Regardless of whether we agree with protesters demonstrating opposition to the Trump agenda, all Americans can agree with the fundamental right to assemble and freely express dissent about government. In a number of countries around the world, protesters or anyone opposing governmental leaders are arrested, jailed and even killed for peacefully expressing opinions against the government.

During 2011 protests in Uganda, police fired live ammunition in crowded areas and threw tear gas at demonstrators and into houses, leaving two people killed and 120 injured. In 2013, Ugandan police arrested 28 individuals who were handing out materials intended to raise awareness of corruption in their government. Ugandans' freedom of expression was also diminished beginning on the country's election day in 2016, when all social media sites were blocked for five days.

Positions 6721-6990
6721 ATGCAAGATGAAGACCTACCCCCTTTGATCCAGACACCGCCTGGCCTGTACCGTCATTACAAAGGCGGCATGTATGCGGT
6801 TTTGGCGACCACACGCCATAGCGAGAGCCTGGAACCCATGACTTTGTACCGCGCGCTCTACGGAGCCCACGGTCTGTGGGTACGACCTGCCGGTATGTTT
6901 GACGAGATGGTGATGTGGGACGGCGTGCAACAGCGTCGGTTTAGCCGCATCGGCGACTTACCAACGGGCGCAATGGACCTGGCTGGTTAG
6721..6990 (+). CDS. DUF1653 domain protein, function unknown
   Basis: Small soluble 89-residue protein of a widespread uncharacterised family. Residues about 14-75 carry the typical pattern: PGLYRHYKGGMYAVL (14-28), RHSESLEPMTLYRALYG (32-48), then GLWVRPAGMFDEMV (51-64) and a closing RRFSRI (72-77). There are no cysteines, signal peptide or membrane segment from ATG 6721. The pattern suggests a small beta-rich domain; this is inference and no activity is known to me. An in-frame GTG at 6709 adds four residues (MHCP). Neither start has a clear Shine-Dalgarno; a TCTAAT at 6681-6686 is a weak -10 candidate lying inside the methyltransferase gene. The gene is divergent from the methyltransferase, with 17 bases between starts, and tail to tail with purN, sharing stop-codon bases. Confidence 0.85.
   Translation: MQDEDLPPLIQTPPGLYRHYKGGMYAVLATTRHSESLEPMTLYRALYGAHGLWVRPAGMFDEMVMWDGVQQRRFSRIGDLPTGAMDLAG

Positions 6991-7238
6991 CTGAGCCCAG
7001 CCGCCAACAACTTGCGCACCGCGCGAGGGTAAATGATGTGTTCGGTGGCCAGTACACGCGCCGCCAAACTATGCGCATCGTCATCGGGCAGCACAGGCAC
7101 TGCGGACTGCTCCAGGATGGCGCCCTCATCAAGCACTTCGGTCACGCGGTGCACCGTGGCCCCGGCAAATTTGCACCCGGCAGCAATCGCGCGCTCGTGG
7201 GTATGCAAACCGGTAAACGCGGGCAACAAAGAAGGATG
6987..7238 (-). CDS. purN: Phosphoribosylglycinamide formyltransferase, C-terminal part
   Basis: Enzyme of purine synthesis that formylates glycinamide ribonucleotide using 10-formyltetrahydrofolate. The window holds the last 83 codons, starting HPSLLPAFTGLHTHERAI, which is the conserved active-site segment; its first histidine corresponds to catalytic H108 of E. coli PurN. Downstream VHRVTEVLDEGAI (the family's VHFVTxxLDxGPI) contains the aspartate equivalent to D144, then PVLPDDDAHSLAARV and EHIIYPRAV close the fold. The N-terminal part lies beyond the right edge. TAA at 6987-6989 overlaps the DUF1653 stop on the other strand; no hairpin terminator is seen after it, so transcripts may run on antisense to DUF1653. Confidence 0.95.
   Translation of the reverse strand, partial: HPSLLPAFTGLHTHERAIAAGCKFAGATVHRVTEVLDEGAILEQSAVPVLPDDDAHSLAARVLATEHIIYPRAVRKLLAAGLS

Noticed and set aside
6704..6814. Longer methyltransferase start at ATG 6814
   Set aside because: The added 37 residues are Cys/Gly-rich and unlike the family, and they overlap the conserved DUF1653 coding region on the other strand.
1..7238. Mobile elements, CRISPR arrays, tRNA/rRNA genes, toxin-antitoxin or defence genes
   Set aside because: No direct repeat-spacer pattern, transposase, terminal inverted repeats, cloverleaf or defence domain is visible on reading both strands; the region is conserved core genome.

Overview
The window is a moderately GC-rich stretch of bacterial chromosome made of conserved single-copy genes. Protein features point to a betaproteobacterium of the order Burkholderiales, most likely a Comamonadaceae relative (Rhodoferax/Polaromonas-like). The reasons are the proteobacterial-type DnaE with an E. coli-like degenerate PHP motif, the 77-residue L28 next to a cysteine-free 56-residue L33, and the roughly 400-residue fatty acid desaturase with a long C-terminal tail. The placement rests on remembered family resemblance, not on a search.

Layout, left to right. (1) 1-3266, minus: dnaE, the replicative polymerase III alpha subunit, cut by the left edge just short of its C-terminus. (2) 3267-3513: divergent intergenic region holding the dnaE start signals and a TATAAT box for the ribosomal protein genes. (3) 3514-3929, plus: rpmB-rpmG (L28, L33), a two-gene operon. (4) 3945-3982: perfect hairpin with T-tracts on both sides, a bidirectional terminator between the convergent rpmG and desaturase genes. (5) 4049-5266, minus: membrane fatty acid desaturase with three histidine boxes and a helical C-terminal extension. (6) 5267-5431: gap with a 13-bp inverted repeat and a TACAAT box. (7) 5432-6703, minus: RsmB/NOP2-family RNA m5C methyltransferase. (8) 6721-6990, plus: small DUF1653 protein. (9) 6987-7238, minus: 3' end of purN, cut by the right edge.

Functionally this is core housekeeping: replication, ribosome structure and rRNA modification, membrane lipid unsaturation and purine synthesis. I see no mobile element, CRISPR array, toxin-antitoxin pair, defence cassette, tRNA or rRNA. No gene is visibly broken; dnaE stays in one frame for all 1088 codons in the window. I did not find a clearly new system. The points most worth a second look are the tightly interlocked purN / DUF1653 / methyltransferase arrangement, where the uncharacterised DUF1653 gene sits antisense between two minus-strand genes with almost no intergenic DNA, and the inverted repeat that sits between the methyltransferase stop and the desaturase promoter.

China's restrictions on speech are also well documented. The Chinese government blocks any online information that might be deemed politically unacceptable. Many U.S. sites such as Google, Twitter and the New York Times are all blocked. Additionally, in 2015, the government restricted access to VPNs — services used to access and unblock foreign sites.

As Americans, we should all be appalled by these foreign governments' restrictions on the basic human right to free speech and assembly. We need to support international organizations that advocate for human rights, and we should urge our national leaders to pressure all nations to respect human rights.

Owen Hayes, Bloomington

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